SAN DIEGO (KGTV) — San Diego County will be lifted from California's coronavirus-related restrictions once the state reopens on June 15.
After that time, businesses will not be subject to the capacity limits and social distancing requirements that were part of the state's reopening tiers.
While this is the first time businesses will be able to operate as normal in more than a year, the county has — at times — come close to relaxed coronavirus restrictions.
A local public health emergency was declared on Feb. 14, 2020, with restrictions imposed starting on March 13 -18, 2020.
Many businesses endured tight restrictions until June 12, 2020, when gyms, hotels, bars, and other businesses were allowed to open. But by July 13, 2020, indoor operations for certain businesses were closed because of the rise in COVID-19 cases.
California began its color-coded reopening tier system on Aug. 31, 2020, and San Diego County was placed in the red tier, the second strictest. As COVID-19 cases steadily rose, the county moved into the strictest purple tier on Nov. 10, 2020.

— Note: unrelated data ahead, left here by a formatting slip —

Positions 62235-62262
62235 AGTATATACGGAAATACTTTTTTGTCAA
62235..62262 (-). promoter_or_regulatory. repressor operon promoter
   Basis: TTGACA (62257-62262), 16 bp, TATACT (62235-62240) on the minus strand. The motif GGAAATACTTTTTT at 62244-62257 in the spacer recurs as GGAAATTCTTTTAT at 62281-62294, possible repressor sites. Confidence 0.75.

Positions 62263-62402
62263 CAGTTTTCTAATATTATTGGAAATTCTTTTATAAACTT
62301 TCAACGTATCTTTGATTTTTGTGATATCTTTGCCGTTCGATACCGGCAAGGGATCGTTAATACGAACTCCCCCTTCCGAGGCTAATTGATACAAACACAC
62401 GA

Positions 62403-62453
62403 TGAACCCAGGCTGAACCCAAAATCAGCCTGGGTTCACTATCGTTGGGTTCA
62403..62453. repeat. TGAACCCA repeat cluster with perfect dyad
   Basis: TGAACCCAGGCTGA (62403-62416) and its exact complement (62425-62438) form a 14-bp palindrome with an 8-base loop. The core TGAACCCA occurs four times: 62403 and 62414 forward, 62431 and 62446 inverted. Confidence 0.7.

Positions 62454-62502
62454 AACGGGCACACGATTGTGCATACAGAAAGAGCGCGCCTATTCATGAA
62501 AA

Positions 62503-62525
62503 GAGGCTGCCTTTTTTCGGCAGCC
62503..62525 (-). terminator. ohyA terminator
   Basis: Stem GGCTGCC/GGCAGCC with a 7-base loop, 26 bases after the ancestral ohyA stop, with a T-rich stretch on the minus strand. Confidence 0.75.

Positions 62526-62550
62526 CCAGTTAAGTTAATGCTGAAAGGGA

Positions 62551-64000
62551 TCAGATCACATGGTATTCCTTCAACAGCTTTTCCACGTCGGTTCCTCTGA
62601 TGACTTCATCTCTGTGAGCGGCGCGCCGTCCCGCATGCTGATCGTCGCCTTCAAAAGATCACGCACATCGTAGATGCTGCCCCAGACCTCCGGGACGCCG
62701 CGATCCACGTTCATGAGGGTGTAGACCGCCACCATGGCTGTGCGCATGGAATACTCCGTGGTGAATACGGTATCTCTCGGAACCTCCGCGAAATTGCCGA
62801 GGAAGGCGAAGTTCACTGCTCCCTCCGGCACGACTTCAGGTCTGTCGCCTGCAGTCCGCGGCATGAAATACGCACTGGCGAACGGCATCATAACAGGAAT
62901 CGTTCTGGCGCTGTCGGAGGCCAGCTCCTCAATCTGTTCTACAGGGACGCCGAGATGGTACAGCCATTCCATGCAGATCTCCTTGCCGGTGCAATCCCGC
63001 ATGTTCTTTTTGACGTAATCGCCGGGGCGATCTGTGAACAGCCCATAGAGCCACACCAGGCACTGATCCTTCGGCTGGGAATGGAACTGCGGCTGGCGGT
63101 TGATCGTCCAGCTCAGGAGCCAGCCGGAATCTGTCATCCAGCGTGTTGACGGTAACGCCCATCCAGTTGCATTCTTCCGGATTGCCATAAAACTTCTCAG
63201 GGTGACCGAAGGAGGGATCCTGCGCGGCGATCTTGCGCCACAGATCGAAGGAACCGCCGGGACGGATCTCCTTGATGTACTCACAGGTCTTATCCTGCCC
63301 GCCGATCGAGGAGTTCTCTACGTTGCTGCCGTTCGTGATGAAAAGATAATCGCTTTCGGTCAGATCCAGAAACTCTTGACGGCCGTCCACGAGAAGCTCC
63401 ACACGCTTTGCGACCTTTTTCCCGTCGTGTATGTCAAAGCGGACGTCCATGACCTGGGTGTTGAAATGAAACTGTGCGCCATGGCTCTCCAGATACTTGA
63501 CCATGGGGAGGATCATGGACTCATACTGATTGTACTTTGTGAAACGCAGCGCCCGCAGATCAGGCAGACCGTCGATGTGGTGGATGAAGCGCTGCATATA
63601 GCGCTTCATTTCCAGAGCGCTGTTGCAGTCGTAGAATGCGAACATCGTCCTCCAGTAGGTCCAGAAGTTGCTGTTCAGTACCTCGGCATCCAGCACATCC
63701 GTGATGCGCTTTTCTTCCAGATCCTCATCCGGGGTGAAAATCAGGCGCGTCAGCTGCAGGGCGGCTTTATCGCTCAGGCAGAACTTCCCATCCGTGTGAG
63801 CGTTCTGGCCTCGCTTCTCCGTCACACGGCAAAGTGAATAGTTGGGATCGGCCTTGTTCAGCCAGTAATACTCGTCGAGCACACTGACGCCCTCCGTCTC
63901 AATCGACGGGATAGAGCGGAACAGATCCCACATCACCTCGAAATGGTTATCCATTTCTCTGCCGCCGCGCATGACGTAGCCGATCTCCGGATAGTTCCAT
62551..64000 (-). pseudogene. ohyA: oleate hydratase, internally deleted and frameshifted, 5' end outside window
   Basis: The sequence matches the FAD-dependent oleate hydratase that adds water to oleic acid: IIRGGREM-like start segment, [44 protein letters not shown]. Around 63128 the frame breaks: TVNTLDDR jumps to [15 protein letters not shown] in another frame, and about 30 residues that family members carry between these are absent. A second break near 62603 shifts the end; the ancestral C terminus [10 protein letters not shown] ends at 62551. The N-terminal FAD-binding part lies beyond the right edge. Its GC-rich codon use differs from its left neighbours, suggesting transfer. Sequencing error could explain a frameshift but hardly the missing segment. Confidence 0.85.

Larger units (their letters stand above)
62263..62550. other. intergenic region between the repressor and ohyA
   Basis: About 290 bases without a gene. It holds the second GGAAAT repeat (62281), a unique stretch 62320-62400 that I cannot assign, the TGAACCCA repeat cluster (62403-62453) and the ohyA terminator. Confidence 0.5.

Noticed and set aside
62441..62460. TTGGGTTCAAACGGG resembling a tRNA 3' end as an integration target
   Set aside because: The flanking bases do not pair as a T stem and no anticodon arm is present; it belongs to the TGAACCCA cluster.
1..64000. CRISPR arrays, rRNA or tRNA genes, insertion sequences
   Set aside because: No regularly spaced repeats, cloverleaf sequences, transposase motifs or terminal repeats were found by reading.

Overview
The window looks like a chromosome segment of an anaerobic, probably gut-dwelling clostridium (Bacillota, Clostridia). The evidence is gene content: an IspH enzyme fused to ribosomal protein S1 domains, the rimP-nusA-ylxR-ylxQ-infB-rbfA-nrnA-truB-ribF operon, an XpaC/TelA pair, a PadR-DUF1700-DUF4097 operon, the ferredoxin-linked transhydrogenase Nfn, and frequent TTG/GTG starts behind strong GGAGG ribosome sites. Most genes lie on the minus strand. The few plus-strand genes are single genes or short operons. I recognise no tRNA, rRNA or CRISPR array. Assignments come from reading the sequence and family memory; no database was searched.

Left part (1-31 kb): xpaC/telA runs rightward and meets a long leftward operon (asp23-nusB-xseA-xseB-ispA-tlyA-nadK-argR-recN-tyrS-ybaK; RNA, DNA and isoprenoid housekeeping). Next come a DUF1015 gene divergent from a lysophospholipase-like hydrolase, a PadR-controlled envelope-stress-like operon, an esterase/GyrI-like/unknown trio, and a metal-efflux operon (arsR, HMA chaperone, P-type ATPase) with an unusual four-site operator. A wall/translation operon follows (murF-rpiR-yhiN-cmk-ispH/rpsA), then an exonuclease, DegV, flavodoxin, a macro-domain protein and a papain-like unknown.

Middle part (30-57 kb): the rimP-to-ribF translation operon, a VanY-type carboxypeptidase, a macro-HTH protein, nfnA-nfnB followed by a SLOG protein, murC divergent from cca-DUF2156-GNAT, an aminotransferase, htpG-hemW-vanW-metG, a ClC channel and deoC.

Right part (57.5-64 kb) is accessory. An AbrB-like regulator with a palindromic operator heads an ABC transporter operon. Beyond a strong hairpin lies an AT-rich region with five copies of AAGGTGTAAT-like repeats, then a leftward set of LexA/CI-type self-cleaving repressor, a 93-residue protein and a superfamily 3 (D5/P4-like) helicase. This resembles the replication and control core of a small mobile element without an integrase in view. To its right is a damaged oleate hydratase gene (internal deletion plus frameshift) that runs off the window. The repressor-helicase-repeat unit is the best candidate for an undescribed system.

After the Halloween and Thanksgiving holidays, coronavirus cases began to spike, prompting the state to issue a regional stay-at-home order that lasted until Jan. 25, 2021. The order forced many businesses that were able to operate in some capacity in the purple tier to close outright under the order.
Then San Diego County began to receive its first doses of the COVID-19 vaccine on Dec. 13, 2020. As the region received and administered more and more doses of the vaccine, the county reached its peak in cases in early January 2021. By March 5, the county had administered one million doses.
After the stay-at-home order was lifted, San Diego County remained in the purple tier once again until March 17, when the county moved up to the red tier. The county sat there for a little less than a month until it moved into the orange tier on April 7, and then the yellow tier on June 9, one week before the state was scheduled to lift the tier system.